Presentation on theme: "Astromineralogy of Protoplanetary Disks (and other astrophysical objects) Steve Desch Melissa Morris Arizona State University."— Presentation transcript:
Astromineralogy of Protoplanetary Disks (and other astrophysical objects) Steve Desch Melissa Morris Arizona State University
Outline I.Mineral Opacities: all minerals emit infrared radiation with different dependendes on wavelength II.Basics of Radiative Transfer: emission from comets / dusty disks can be calculated III.Observations of Disks and Comets: different astrophysical systems have different spectra that tells us about their mineralogy IV.Implications for Solar System Formation
Astrophysical Context Protoplanetary Disk: young (< 3 Myr) disk around new protostar, about 98% H 2 and He gas, 1% H 2 O and 0.5 % dust. Total mass ~ 0.1 M sun
Astrophysical Context Debris Disk: somewhat older (~ 10 - 100 Myr) disk around main- sequence star, made entirely of dust shed from asteroids / planetesimals / comets. Total Mass ~ M moon
Astrophysical Context Zodiacal Light / Exo-zody Disk: Much older (~ 0.1 - 10 Gyr) disk around main-sequence star, made entirely of dust shed from asteroids / planetesimals / comets. Total mass << 1 M moon
Mineral Opacities Transitions between solid state vibrational and bending modes lead to emission / absorption of photons in the infrared, at wavelengths character- istic of the mineral. Silicates: 10 m, 18 m FeS: 23 m Al 2 O 3 : 13 m SiO 2 : 8.6 m, 20.5 m
Mineral Opacities Shape and peak wavelength of the feature can further diagnose the chemical composition and crystallinity of the mineral. From Laboratory Astrophysics Group, AIU Jena Crystalline Olivine
Mineral Opacities Shape and peak wavelength of the feature can further diagnose the chemical composition and crystallinity of the mineral. From Laboratory Astrophysics Group, AIU Jena Amorphous Olivine
Mineral Opacities Amorphous Olivine vs. Amorphous Pyroxene
Basics of Radiative Transfer Emission from a silicate particle only departs from a blackbody if the particles are small. C abs = a 2 Q abs Q abs = 4 x Im [ (m 2 - 1) / (m 2 + 2) ] (x << 1) Q sca = (8 x 4 / 3) | (m 2 - 1) / (m 2 + 2) | 2 (x << 1) x = 2 a /, m = n + i k Emission can be predicted only if particle size, shape, and complex index of refraction known.
Basics of Radiative Transfer Emission from optically thin systems (debris disks, comets) straightforward if temperature known. I = B (T p ) [1 - e - ], = n p a 2 Q abs ( ) L Temperature determined by balance between absorption of starlight and emission of infrared. Q abs ( ) (L / 4 r 2 ) d = Q abs ( ) B (T p ) d Essential to have complex index of refraction in optical as well as infrared!
Basics of Radiative Transfer Emission from optically thick protoplanetary disks more complicated: sum of optically thick blackbody disk emission plus emission features from hotter, optically thin layer on disk surface. H ~ T 1/2 disk = dH/dr - H/r (L / 4 r 2 ) / 2 = T 4 disk Feedbacks between glancing angle and disk structure and temperature.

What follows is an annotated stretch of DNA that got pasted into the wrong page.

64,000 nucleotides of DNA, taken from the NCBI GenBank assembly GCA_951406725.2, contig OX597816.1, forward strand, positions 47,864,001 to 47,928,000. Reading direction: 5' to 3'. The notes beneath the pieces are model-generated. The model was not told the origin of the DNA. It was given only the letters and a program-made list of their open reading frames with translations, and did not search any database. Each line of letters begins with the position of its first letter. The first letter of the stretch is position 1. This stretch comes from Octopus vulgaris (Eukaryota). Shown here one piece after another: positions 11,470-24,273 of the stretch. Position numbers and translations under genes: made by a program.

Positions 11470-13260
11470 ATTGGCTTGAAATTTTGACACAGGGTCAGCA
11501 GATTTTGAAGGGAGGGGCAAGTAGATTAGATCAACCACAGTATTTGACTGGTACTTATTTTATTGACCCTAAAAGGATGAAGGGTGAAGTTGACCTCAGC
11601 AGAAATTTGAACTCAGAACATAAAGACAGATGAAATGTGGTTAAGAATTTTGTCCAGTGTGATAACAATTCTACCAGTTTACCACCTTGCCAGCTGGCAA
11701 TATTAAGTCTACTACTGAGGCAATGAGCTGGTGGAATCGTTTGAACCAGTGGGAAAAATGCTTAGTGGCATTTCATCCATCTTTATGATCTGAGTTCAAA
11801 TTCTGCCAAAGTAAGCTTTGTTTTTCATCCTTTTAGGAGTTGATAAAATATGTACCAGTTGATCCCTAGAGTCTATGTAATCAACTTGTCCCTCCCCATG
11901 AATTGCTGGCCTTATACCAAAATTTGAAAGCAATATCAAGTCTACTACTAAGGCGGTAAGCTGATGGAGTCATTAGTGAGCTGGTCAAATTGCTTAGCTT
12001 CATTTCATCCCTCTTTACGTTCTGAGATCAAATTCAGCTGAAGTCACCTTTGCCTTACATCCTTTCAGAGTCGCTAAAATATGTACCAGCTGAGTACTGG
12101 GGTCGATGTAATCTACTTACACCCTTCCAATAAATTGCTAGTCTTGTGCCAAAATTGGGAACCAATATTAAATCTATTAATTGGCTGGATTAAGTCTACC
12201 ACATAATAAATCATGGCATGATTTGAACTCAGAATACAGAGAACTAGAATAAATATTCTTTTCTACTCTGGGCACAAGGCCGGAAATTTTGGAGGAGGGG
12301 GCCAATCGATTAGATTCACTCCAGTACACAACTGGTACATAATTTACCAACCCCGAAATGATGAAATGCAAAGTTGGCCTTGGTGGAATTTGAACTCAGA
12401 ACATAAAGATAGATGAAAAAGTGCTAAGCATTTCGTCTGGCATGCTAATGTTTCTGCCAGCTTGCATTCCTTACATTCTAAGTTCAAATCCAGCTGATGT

Protoplanetary Disks crystalline silicates optically thick disk emission optically thin, hot surface layer Spitzer data of HD 143006
Protoplanetary Disks Spitzer data of HD 143006 One possible model fit to data, including 3% phyllosilicates Same model but replacing 3% phyllosilicates with amorphous olivine / pyroxene
Protoplanetary Disks Minerals already identified in T Tauri and Herbig Ae/Be disks: Amorphous silicates (olivine / pyroxene) Crystalline silicates (olivine / pyroxene) SiO 2 FeS (as well as nano-diamonds and PAHs) We expect that phyllosilicates will be discovered in debris disks in the near future...
Debris Disks Okamoto et al. 2004 beta Pictoris (12 Myr) debris disk: dust concentrated into belts. Crystalline silicates only at center (< 6 AU)
Debris Disks spectrum of Solar System zodiacal dust (Reach et al. 2003) contains crystalline silicates possibly phyllosilicates ???
Implications for Solar System Formation Interstellar dust < 0.2% crystalline (Kemper et al. 2004) Cometary / Protoplanetary Disk dust ~ 50% crystalline (see Wooden, Desch, Harker & Keller 2006, PP V) Silicate dust was annealed. Must have attained temperatures > 1000 K. (Hallenbeck et al. 2000). These temperatures typical only < 1 AU from star. Large-scale radial transport? (Bockelee-Morvan et al. 2002) Or transient heating in situ (e.g., by shocks)? (Harker and Desch 2002)
Conclusions Infrared spectra of protoplanetary disks, debris disks, zodiacal disks, comets, etc., can be used to characterize the mineralogy of dust in those objects. Laboratory measurements of optical constants of minerals (complex index of refraction, from visual to infrared) + radiative transfer modeling = size, shape, composition, crystallinity of dust grains. Interstellar medium amorphous, but protoplanetary disks and comets have crystalline silicates, implying that dust in protoplanetary disks is thermally processed. Astromineralogy is a growing field with lots of opportunity for progress!